Book Review: “Beneficence” by Meredith Hall

If grief and guilt could build an empire, Doris and Tup Senter would be rich. Instead, they’re merely miserable.

Life is idyllic on the post-World War II Senter family farm near Portland, Maine. Doris and Tup are content. In love, with three happy children that Doris protects like a mama bear.

Until tragedy strikes.

Doris believes it is all her fault. Tup believes it’s his. Their daughter, Dodie, is sure the fault is hers. Nobody talks about it. Ever. Tup and Dodie do their best to hold the family together while Doris retreats inside herself, unable to accept the loss. Twelve-year-old Dodie reluctantly steps up, a child forced into adulthood too soon. Tup does his best to reach Doris with no success. All the while the guilt grows. The chasm between Doris and her family widens.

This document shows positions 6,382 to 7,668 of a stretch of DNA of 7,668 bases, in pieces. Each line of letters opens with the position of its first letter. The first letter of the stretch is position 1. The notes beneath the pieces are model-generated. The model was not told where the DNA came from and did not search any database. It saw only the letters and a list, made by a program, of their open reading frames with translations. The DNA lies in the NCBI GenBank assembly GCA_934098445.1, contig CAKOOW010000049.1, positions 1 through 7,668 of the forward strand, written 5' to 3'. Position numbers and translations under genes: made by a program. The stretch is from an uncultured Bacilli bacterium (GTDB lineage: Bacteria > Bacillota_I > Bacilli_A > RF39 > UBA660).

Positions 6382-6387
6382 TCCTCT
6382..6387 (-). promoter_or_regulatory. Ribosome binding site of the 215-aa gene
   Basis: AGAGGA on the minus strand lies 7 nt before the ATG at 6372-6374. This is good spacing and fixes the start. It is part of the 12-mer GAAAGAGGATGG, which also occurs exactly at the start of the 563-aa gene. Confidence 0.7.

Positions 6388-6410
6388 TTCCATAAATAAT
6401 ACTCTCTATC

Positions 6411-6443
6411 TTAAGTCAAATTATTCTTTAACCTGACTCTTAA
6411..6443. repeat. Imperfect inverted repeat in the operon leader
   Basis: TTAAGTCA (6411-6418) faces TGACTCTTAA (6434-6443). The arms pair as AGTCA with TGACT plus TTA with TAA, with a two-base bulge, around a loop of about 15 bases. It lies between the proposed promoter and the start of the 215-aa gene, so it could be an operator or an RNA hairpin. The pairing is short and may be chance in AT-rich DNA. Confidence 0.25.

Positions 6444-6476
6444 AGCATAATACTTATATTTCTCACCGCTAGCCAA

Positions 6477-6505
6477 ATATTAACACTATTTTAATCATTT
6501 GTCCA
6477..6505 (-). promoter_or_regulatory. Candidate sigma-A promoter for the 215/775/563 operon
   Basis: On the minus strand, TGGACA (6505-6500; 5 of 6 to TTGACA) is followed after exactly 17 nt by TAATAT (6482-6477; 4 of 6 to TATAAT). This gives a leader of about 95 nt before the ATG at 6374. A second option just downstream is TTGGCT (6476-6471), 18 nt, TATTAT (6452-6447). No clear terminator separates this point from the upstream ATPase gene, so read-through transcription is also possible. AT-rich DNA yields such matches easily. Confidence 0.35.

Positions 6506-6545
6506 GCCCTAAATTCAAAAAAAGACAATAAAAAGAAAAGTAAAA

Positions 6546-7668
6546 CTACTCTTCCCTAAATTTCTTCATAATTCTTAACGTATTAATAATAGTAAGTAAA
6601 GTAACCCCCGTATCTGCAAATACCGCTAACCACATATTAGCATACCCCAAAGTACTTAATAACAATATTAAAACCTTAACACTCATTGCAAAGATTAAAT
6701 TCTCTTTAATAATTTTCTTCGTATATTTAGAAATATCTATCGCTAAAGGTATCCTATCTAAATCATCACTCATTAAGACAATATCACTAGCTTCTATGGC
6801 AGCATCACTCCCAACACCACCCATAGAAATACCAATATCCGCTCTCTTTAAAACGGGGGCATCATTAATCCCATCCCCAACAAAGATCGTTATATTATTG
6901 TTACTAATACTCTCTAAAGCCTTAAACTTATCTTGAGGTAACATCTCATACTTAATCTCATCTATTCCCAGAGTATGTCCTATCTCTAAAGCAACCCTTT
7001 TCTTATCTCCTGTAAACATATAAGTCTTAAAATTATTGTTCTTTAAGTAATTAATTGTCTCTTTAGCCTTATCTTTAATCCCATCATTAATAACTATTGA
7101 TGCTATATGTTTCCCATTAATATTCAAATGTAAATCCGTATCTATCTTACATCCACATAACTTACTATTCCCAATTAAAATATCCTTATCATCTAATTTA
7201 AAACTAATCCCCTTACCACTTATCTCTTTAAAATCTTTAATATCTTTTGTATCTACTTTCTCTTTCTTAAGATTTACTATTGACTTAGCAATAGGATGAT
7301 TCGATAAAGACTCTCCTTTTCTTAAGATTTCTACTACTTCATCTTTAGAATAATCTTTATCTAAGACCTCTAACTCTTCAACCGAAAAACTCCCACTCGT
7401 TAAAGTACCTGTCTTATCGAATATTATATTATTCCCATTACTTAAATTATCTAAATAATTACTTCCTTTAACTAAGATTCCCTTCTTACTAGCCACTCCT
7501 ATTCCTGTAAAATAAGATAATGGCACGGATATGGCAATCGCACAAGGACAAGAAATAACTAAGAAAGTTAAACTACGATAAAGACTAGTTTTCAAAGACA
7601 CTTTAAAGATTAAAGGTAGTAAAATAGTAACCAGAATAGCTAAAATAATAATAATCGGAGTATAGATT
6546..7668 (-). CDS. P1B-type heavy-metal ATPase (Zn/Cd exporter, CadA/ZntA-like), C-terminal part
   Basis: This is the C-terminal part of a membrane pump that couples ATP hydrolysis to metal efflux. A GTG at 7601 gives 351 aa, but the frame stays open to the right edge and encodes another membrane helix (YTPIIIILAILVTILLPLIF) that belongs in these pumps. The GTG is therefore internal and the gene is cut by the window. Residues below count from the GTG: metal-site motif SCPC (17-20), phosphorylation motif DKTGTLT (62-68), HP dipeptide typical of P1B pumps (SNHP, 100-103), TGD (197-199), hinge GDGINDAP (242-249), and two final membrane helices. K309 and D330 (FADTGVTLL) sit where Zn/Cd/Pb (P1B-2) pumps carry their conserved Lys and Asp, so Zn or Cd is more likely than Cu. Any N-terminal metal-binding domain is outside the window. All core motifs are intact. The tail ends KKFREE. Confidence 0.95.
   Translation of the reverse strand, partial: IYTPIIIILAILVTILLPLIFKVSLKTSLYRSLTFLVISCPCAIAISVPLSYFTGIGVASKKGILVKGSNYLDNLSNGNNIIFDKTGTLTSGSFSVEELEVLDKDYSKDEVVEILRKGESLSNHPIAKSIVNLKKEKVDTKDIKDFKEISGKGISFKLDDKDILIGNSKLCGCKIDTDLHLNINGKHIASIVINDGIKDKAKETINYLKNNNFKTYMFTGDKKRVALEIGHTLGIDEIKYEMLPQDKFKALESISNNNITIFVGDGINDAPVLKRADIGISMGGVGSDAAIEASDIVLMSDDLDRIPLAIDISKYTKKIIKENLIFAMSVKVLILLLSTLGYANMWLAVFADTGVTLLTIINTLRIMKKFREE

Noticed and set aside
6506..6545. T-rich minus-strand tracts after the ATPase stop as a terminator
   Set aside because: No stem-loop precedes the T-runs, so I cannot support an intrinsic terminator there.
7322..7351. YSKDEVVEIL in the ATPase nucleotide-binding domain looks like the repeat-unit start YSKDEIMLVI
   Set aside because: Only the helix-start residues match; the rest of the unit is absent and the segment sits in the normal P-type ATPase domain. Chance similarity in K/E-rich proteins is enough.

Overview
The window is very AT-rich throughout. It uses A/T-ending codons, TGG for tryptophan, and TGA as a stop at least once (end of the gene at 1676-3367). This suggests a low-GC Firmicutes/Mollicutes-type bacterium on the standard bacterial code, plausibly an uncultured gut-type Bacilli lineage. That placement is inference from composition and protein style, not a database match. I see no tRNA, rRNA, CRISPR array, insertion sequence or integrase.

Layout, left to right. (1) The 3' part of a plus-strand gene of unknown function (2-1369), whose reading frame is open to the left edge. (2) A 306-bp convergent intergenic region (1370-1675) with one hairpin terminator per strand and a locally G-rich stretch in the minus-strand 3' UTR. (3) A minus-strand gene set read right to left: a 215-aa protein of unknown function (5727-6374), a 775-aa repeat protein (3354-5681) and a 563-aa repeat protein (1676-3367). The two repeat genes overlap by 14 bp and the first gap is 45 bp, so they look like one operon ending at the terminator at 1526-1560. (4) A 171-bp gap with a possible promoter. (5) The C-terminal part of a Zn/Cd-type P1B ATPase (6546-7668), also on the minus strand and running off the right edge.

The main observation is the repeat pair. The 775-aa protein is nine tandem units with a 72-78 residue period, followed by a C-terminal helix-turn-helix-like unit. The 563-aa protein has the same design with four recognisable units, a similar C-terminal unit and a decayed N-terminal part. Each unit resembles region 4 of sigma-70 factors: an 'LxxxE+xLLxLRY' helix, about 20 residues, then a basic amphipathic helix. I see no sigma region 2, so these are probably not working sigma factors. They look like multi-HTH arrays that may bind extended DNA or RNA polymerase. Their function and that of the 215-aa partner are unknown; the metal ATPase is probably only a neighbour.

The years pass and on the surface nothing changes. But Tup begins to resent Doris. He can’t understand why she can’t “get over it.” Doris understands she needs to get better but doesn’t have the will to do it. Dodie struggles with school, more chores than she can handle, and watching out for her little brother, Best. The guilt festers, and nobody knows what it will take to put this family back together again.

Beneficence is an amazing story of loss and acceptance. More than that, Ms. Hall expertly weaves the tale into a rich tapestry as Doris, Tup, and Dodie share the ensuing years from their own viewpoints. It is one of those books that will astound the reader with both the story and the author’s incredible skill, one of those books that  inspires me, as a writer, to up my game to this kind of higher level.

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